Washington, DC — A ten-day, 118-mile march to confront white supremacy ended in Washington on Wednesday afternoon as several hundred people made their way across Key Bridge to the White House. The marchers passed by Martin Luther King, Jr.’s statue under a steady rain where several spoke in tribute to the civil rights leader. They then marched past the White House and set up camp nearby at Farragut Square where they are holding a presence through September. They plan anti-supremacy actions during the next four weeks throughout the District.
The marchers began their peace walk in Charlottesville last week in response to a white supremacist rally held there on August 11. It was at the end of their rally that one of the white supremacists drove his car through a crowd of protesters in an act of terror as they were getting underway to march, killing Heather Heyer and injuring 19 others. He then backed up, running over more protesters. The attack was caught on video.
Organizer Nicole Charty said that the march was sending a message to the Trump administration that they will not permit white supremacy to flourish in this country. “We are not going to tolerate a president who refuses to speak out against white supremacy,” she said.
Charty said that the presence in Farragut Square would last as long as it would take to put pressure on the administration over concerns it was aligned with oppressive polices regarding immigration. “We are standing up for each other for the America we are trying to create,” she said.
The groups involved in the Farragut Square occupation have renamed the park “Impeachment Square” and will stay there 24 hours, 7 days a week. They plan to carry out periodic civil disobedience actions throughout September. The are also planning rallies and teach-ins at the park.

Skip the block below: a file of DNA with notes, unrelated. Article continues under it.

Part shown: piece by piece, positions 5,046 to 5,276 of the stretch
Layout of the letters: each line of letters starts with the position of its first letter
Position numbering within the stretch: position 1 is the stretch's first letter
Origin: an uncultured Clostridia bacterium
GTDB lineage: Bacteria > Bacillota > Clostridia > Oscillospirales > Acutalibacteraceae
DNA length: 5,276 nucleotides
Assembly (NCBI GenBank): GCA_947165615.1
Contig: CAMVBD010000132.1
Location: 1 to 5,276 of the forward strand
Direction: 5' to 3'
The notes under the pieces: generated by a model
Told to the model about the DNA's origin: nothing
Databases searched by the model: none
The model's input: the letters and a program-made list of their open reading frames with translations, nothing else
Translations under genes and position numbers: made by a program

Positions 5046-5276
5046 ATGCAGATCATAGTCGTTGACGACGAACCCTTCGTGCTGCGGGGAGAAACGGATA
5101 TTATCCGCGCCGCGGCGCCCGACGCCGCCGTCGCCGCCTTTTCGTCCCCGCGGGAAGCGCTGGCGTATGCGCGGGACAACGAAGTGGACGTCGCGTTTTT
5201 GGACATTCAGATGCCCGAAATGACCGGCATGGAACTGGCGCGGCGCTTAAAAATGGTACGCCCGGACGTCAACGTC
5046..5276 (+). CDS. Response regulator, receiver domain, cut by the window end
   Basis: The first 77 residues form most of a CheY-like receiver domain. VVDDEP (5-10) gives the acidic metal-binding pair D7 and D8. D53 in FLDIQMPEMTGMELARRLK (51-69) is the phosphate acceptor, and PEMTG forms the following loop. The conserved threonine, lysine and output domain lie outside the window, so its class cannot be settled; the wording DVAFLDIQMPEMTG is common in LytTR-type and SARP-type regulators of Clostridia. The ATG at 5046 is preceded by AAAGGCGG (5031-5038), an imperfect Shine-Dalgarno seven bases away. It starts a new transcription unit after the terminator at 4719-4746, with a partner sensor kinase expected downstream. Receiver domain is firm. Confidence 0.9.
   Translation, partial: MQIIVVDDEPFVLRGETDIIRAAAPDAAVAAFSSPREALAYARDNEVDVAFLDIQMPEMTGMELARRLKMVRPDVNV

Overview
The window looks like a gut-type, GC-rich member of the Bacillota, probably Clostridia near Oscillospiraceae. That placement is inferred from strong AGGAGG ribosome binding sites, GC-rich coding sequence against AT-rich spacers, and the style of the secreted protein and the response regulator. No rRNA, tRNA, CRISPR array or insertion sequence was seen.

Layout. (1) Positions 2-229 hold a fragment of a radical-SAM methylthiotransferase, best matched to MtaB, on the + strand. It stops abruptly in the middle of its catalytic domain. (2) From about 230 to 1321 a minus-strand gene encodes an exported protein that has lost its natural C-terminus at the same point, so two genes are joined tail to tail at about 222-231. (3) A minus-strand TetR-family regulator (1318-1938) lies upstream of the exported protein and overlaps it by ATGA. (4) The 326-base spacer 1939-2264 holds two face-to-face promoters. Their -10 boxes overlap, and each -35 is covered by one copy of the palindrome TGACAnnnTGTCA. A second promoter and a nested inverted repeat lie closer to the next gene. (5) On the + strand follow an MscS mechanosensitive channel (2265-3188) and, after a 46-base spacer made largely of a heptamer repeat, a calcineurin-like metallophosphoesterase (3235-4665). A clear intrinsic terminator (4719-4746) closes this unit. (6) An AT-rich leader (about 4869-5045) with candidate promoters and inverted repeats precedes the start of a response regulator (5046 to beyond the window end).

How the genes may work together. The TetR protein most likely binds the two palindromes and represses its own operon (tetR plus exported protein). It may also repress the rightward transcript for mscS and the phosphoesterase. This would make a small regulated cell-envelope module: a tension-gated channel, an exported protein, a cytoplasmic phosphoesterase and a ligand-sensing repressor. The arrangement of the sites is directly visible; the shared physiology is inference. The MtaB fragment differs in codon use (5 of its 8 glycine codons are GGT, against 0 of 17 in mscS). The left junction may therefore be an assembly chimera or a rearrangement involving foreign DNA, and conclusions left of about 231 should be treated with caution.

Lian Soco, an activist from New York, traveled to be part of the last leg of the march. “No amount of policy or legislation is going to stop supremacy. It’s going to take people in the streets,” she said. She believes that it was “not normal” for the political environment in the U.S. to be supportive of a white supremacist agenda.
Soco was in Charlottesville during the white supremacist rally and expressed outrage that it was allowed in the first place. “People are putting their bodies on the line and saying ‘no more,’” she said.
Shabd Simon-Alexander, an activist who walked the entire distance, said that the march was incredibly well-organized and very inspiring. “The organizers were incredibly loving,” she said.
But the marchers had to deal with interruptions from police who kept changing the route. “We had some safety concerns and it was touch and go,” she said. There were reports of both housing and route concerns due to threats against the marchers as they passed through the town of Culpepper.
Simon-Alexander expressed a need for confronting truths about what is happening in America today. “It’s time for us to deal with and confront the white supremacy in this country. America was founded on slavery and unless we actually confront this we can never deal with it,” she said.